Study claims individuals with autism could be at a higher risk of COVID-19 contagion
A study authored by Whitney Schott, Sha Tao, and Lindsay Shea of Drexel University claim that adults suffering from autism spectrum disorder may be at a higher risk of COVID-19 infection.
First published in the peer-reviewed journal Autism, researchers first identified risk factors for COVID-19 among a range of adults aged 20-64 enrolled in a Medicaid program.
During their study, researchers noted that as many as 83,150 adults with autism and 615,607 adults with an intellectual disability were established as having met the inclusion criteria.
The study showed how adults with autism and intellectual disability may be at an increased risk of infection from COVID-19 and comorbidities related to severe illness from the viral disease.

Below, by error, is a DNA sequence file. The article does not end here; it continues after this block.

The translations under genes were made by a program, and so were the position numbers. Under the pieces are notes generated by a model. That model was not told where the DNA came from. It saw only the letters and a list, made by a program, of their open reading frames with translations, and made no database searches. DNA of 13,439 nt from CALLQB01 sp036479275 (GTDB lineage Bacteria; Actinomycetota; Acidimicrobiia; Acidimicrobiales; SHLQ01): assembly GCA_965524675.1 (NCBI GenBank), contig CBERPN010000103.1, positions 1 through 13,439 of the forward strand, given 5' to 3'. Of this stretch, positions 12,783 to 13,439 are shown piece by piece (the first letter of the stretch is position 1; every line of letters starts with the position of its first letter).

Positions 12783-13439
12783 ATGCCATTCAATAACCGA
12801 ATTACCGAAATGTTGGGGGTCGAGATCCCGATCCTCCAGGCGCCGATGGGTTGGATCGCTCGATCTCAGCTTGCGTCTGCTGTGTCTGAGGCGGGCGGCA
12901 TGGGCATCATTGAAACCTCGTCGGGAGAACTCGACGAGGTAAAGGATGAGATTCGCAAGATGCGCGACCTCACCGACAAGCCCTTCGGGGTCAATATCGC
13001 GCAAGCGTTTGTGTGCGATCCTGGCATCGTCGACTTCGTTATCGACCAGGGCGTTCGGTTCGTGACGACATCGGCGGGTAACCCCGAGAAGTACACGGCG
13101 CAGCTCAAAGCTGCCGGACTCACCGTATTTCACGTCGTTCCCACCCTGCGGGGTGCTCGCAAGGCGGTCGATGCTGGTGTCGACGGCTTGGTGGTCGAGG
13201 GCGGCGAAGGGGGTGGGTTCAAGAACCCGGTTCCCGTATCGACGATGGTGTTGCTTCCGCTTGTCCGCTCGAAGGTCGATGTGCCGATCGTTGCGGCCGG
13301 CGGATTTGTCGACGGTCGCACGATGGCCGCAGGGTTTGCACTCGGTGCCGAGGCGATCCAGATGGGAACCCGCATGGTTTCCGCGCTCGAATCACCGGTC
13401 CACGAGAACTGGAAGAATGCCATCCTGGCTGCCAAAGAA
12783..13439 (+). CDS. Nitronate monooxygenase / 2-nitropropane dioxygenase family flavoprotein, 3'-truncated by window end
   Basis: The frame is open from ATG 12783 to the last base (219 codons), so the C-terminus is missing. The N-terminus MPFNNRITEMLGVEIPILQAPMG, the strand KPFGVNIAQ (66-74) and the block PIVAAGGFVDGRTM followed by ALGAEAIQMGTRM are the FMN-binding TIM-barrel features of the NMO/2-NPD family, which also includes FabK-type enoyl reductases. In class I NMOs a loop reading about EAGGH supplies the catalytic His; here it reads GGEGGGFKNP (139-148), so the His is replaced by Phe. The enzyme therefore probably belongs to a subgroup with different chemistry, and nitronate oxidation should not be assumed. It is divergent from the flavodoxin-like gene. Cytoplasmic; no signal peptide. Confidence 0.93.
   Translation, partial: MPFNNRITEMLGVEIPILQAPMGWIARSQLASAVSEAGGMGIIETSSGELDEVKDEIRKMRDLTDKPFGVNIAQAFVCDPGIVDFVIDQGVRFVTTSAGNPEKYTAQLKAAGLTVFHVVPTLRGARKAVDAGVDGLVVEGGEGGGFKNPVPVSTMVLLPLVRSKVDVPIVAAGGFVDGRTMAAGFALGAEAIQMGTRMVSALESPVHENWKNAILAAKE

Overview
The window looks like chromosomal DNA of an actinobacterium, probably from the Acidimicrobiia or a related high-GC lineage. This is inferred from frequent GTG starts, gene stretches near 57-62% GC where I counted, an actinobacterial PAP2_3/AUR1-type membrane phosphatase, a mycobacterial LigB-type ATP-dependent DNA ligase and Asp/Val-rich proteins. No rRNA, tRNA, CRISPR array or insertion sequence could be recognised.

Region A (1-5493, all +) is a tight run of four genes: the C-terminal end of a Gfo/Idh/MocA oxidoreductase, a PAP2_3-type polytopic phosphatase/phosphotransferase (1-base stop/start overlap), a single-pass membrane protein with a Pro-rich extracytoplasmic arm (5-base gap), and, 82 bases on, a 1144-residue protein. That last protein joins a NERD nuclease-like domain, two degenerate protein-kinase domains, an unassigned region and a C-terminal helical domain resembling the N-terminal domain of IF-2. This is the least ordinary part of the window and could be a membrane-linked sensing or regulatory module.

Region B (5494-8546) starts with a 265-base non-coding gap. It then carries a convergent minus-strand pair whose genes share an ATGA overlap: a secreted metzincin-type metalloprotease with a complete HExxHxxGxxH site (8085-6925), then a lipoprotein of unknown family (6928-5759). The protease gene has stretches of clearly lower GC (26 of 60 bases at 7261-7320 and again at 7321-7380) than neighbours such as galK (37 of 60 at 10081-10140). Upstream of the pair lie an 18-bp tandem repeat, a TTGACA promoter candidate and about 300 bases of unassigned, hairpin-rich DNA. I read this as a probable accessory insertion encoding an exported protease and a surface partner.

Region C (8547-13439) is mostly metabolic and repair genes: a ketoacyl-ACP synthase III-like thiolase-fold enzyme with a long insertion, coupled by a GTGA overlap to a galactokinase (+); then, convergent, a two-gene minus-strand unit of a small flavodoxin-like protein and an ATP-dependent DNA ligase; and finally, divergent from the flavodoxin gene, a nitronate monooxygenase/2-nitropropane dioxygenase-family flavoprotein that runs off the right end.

“These high-risk populations should be recognized by clinicians and these groups should be prioritized for vaccine outreach and education,” said co-author Schott in a news release.
“Trusted providers with preexisting relationships may be in the best position to help those in this population become vaccinated. Efforts should also be made to provide up-to-date information about safe practices, such as wearing face-coverings, maintaining physical distance, handwashing, avoiding crowds and increasing ventilation,” the news release also states.